A field hospital in Central Park doesn’t feel that strange

I’ve seen them in war zones, I’ve come across them after natural disasters, but never have I seen a field hospital anywhere like Central Park.

And yet in some ways the sight of white hospital tents sitting in the shadow of Manhattan’s skyscrapers, doesn’t feel all that strange. In these times, nothing surprises.

They started putting it up on Sunday afternoon – by the time you’re reading this, the first coronavirus patients will be inside, being treated by medics more used to hurricanes, earthquakes and conflict.

The field hospital is the work of the Samaritan's Purse organisation
Image:The field hospital is the work of the Samaritan’s Purse organisation

A 10-bed intensive care unit will treat the most poorly; 54 more beds will take patients out of the Mount Sinai health system.

In a few days it will become another centre of this spreading global crisis, but all the while New Yorkers will continue to jog, walk their dogs and wheel their children around it. Bizarre.

In some ways it was a good start to the week for New York – not only will the field hospital help relieve pressure but the opening of a vast convention centre with 2,500 beds, and the arrival of a hospital ship with 1,000, should collectively give some needed respite to the overwhelmed medical system here.

The USNS Comfort arrives at Pier 90 in New York City
Image:The USNS Comfort arrives at Pier 90 in New York City

Having watched Governor Cuomo’s daily press conference on television without fail for the past two weeks, we finally managed to attend one in person.

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Sky's Alistair Bunkall asks Andrew Cuomo about coronavirus numbers in New York

Coronavirus numbers ‘beyond staggering’, Cuomo tells Sky News

They’ve become appointment-to-view in much of America. His frank fact-based approach, illustrated with on-screen graphics and statistics, contrasts uncomfortably with President Trump’s off-the-cuff optimism.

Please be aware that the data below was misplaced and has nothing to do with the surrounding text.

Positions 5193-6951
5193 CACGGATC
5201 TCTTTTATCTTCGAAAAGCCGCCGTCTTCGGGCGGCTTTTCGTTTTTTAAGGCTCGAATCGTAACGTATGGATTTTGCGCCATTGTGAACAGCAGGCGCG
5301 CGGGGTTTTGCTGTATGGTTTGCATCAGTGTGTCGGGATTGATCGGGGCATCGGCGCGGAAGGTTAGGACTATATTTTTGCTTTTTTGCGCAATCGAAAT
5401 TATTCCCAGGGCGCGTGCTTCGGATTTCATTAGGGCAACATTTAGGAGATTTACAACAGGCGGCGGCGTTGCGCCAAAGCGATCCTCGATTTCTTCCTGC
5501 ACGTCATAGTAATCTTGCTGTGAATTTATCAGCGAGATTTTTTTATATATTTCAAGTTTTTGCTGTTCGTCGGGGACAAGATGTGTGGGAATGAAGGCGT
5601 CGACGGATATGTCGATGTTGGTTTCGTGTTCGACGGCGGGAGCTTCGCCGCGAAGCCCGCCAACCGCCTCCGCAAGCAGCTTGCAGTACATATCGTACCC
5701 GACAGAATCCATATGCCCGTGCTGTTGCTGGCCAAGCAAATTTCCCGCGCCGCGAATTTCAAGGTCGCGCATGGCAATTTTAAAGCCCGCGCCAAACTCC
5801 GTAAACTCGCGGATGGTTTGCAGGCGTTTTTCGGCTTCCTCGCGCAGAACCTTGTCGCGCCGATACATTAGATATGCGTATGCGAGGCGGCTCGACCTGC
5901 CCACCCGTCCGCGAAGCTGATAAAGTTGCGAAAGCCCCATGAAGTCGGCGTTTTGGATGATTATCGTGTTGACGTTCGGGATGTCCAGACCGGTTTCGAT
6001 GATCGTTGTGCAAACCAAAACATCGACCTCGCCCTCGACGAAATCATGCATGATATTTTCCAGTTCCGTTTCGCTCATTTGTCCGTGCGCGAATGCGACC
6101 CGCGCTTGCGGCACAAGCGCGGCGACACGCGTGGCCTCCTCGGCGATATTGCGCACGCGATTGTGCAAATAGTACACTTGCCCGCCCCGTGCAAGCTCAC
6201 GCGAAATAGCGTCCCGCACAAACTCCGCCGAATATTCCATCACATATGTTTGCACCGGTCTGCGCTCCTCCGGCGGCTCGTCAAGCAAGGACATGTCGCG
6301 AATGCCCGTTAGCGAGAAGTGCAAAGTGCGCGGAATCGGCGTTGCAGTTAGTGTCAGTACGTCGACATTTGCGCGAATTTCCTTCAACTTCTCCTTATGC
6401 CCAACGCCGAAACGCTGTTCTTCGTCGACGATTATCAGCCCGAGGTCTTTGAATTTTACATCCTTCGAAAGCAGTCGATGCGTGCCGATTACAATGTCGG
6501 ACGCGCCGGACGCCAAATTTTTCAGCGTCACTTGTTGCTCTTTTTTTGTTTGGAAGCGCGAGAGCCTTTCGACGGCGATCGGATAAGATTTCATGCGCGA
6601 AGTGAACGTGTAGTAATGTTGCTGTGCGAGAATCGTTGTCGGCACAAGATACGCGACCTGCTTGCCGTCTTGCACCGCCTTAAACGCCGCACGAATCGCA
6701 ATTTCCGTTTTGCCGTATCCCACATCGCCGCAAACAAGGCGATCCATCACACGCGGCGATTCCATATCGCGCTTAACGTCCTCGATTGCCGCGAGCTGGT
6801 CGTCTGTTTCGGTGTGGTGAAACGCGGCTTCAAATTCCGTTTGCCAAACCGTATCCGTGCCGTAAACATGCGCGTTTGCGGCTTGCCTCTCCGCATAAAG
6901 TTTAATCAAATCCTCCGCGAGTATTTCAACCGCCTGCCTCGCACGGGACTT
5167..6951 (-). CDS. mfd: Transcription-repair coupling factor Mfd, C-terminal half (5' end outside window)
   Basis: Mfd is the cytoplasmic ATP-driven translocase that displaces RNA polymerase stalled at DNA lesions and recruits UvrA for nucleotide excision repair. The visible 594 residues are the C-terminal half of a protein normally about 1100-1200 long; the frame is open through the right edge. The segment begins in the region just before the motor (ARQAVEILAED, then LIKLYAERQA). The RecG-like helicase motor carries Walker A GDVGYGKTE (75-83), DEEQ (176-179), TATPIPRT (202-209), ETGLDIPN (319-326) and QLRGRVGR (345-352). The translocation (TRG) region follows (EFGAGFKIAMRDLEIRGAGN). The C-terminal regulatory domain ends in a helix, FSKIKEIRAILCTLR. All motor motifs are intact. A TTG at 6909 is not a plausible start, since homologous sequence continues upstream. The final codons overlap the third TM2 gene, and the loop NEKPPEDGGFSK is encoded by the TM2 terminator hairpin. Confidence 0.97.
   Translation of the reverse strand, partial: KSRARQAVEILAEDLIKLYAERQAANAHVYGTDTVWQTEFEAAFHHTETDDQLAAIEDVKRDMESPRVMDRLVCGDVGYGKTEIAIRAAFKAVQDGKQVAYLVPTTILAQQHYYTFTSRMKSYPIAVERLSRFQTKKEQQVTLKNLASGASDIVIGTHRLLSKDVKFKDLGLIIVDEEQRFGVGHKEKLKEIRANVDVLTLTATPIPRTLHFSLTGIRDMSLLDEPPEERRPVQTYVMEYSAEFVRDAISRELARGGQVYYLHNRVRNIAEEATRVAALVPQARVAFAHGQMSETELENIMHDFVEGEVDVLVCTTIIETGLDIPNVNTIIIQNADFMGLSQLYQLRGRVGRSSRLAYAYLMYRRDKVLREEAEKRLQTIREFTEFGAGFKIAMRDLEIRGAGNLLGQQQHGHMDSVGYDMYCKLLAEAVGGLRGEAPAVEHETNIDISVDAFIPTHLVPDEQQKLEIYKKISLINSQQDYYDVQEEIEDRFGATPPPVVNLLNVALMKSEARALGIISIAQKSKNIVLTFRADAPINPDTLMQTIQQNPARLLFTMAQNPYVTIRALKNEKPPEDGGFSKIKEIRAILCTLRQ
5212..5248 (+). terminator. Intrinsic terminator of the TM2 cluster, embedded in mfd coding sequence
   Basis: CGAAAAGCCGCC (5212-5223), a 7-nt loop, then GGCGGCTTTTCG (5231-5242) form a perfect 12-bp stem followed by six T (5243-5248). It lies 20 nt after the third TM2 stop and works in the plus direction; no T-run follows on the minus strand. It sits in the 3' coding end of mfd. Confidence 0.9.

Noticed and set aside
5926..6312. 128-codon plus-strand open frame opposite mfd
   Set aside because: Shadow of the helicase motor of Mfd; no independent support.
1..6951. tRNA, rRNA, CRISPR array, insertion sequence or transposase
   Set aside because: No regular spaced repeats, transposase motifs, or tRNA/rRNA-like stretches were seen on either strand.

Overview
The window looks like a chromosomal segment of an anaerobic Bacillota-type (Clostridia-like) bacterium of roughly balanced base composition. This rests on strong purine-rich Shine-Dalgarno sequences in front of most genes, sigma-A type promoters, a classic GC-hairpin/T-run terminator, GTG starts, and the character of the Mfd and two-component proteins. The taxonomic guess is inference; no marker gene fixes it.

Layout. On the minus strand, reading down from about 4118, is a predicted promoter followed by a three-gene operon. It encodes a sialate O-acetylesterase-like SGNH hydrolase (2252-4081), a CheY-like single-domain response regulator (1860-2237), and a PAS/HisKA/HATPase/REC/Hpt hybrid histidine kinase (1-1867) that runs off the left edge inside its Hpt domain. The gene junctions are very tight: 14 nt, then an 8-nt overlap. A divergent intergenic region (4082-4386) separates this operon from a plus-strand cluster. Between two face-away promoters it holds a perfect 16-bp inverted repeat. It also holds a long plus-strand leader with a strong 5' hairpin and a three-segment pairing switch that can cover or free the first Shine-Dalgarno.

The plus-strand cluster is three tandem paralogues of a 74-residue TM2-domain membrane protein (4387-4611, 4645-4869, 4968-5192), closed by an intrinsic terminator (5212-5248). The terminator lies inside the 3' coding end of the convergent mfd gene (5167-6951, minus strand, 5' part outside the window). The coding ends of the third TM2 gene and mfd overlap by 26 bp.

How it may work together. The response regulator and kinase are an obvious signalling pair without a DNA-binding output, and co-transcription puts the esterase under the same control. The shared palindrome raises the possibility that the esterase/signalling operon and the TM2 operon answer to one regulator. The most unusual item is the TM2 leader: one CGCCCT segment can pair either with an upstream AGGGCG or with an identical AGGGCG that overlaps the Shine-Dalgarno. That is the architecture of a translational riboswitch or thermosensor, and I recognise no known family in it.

The two regularly use their respective television occasions to fire off insults at the other – sometimes blatant, sometimes subtle.

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The television audiences might be large, but the journalists present are few. This hasn’t gone the way of Downing Street media events yet – via tele-conference – but our chairs are placed a strict two metres apart and monitored by the watching National Guard.

Cuomo doesn’t mince his words. He’s a New Yorker.

“Are you avoiding a tangle with President Trump?” one local reporter asks.

“How long have you known me?” Cuomo shoots back. “Twenty years. And in 20 years, have you ever known me to resist a tangle?”

He’s not a man afraid of confrontation, but now is not the time for politics.

Trump: ‘The peak in the US is in two weeks’

I ask him what he makes of the White House’s estimate that the final death toll could be between somewhere between 100,000 and 200,000.

“Whatever the number is, it’s going to be staggering. The number is already staggering. A human life is a human life.

“We’ve lost over one thousand New Yorkers. To me we’re beyond staggering already, we’ve reached staggering and the only point now is do everything you can to save every life possible.”

That’s what they’re doing – in the hospitals, on a ship, in the middle of Central Park, they’re doing everything they can to save lives, however unorthodox. Will it be enough though?

Mark Gibson

Graduates in Northwestern University, Evanston, Illinois 1990. Move to Los Angeles California in 2004. Specialized in Internet journalism.

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